Wildlife Experts Worry About Lack of Newborn Right Whales

31 March, 2018

Wildlife researchers in Georgia and Florida are concerned about the population of endangered whales. The winter birthing season just ended, but no newborn sightings have been reported.

There are currently an estimated 450 North Atlantic right whales.

Since December, researchers have been looking for newborns off the coasts of Georgia and Florida. Each winter, pregnant female whales migrate to the area to give birth in warmer waters, usually from December to late March.

In this April 10, 2008, file photo, a North Atlantic right whale dives in Cape Cod Bay near Provincetown, Massachusetts. (AP Photo/Stephan Savoia, File)
In this April 10, 2008, file photo, a North Atlantic right whale dives in Cape Cod Bay near Provincetown, Massachusetts. (AP Photo/Stephan Savoia, File)

Barb Zoodsma oversees the right whale recovery program for the National Marine Fisheries Service in the southeastern United States.

"It's a pivotal moment for right whales," Zoodsma said. "If we don't get serious and figure this out, it very well could be the beginning of the end."

Last year, the number of right whale deaths was greater than the number of births. In the U.S. and Canada, there were 17 right whale deaths recorded, while only five right whale births were reported.

Research on the whales have found that most female right whales are only living only to half their expected years. Research on the whales that gave birth last year showed that they were having babies for the first time in seven or eight years. That is more than double the usual time between pregnancies.

Philip Hamilton is a scientist at the New England Aquarium in Boston. Hamilton has studied right whales for 30 years.

He said, "Following a year of such high mortality, it's clear the population can't sustain that trajectory."

This is why researchers are saying more needs to be done to protect the species.

In January, conservationists like the Defenders of Wildlife and the Center for Biological Diversity took legal action against the U.S. government. They argued that it failed to protect right whales as ordered by the Endangered Species Act. The Center called for more restrictions on the fishing industry.

Philip Hamilton suggests that placing speed restrictions on ships in certain areas will help protect the whales further.

"It all has to happen quickly," he said. "We can't handle waiting 10 or 20 years."

Examinations of the 17 bodies showed that a ship had hit at least four of the right whales. Another two of the deaths were caused by fishing gear entanglement.

As a result, some fishermen are testing equipment designed to bring traps to the surface. Others are experimenting with equipment that will prevent large whales from being trapped in the first place.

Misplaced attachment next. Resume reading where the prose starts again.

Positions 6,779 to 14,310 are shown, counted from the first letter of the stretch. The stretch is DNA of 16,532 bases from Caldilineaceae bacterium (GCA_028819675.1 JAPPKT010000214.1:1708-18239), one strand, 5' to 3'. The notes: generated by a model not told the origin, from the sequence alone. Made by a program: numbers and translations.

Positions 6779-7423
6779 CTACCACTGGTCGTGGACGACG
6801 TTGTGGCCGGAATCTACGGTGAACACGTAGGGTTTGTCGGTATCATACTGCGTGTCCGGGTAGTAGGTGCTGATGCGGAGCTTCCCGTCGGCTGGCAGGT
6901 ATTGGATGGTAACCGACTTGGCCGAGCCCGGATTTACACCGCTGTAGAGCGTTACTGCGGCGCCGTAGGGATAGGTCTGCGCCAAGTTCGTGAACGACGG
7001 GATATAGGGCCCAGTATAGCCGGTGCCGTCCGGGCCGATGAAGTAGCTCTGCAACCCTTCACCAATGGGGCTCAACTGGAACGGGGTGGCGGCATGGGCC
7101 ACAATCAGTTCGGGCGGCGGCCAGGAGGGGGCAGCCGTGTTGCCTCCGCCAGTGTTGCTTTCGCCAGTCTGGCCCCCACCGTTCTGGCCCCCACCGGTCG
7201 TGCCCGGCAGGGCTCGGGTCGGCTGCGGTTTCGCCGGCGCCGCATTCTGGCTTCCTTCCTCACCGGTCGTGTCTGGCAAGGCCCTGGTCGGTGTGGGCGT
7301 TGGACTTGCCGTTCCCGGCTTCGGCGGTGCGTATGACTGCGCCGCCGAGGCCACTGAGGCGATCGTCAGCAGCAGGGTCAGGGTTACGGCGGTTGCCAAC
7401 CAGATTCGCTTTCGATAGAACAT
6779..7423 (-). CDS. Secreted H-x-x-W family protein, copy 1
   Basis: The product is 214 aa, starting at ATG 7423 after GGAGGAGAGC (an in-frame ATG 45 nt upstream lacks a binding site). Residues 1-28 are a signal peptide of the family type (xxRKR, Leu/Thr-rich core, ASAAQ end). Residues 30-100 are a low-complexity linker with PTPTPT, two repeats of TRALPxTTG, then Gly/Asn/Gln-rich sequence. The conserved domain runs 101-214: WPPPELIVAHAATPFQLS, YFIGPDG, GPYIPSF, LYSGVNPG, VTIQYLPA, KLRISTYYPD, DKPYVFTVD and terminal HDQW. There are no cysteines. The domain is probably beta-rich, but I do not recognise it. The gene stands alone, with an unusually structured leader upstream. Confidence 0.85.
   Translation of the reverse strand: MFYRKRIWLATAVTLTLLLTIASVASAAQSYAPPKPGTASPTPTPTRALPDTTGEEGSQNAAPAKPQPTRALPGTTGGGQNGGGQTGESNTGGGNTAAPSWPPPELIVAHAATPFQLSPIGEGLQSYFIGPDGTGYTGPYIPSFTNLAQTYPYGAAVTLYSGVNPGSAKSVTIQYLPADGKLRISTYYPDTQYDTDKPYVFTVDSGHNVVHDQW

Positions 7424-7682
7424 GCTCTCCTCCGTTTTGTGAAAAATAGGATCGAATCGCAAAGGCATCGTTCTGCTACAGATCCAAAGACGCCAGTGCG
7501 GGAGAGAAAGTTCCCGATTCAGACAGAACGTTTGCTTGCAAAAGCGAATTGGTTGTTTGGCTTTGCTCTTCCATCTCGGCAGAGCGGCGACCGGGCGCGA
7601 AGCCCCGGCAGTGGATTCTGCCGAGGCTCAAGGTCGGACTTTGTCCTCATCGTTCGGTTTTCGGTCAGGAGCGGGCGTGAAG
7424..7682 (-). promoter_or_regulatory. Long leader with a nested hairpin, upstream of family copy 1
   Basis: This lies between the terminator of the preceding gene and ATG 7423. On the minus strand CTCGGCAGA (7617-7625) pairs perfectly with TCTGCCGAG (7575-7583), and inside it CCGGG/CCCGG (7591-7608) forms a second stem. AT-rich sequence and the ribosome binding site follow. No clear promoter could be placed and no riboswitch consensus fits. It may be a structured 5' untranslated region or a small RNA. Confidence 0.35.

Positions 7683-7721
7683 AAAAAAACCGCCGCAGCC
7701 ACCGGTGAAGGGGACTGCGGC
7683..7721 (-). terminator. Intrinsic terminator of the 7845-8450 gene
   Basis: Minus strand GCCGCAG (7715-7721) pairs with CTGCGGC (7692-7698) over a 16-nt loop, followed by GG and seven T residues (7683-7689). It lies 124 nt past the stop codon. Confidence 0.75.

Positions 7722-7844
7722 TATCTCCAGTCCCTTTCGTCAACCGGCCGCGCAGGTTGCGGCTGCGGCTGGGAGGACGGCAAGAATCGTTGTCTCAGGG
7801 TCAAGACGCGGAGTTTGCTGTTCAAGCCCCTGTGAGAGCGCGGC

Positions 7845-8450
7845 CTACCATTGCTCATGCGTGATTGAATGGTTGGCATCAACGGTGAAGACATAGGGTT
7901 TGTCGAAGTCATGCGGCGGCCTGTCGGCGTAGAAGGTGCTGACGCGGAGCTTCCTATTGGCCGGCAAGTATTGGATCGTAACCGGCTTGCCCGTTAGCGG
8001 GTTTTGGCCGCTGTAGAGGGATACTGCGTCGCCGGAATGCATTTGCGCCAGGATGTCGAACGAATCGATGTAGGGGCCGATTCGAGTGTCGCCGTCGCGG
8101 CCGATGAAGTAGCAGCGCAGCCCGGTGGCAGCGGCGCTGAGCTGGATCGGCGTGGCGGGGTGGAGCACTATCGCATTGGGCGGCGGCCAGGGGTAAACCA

Net trapping is not always deadly. But, scientists suspect that a trapping incident causes emotional effects that could harm a pregnancy.

Nonetheless, there is still hope for the right whale population.

As the whales return to their feeding areas this spring, scientists plan on looking for newborn stragglers.

Charles "Stormy" Mayo is a right whale researcher in Provincetown, Massachusetts at the Center for Coastal Studies. Mayo remains hopeful about the possibility that right whale babies were born this season a little further north, as far up as Virginia's coast.

In Cape Cod Bay last year, two calves were seen that had not been seen earlier in the south.

It is also possible that after a light birthing season this year, a baby boom could happen next year. This has been happened before. In 2000, only one newborn birth occurred while the following year there were 31 births.

Zoodsma said, "I do think we can turn this around. But it's sort of like, what's our willpower to do so? This is a time for all hands on deck."

I'm Rachel Dennis.

Rachel Dennis adapted this story for Learning English based on Associated Press reports. Caty Weaver was the editor.


Words in This Story

endangered - adj. used to describe a type of animal or plant that has become very rare and that could die out completely

pivotal - adj. very important

figure (something) out - phrasal verb. to understand or find (something, such as a reason or a solution) by thinking

mortality - n. the quality or state of being a person or thing that is alive and therefore certain to die : the quality or state of being mortal

sustain - v. to provide what is needed for (something or someone) to exist, continue, etc.

trajectory - n. used to describe a process of change or development that leads toward a particular result

migrate – v. to move from one place to live or work in another

straggler - n. : a person or animal that moves slower than others and becomes separated from them

calf - n. the young of various other large animals (such as the elephant or whale)

baby boomexpression. a time when there is a great increase in the number of babies born

all hands on deck – idiom. used to say that everyone is needed to help in a given situation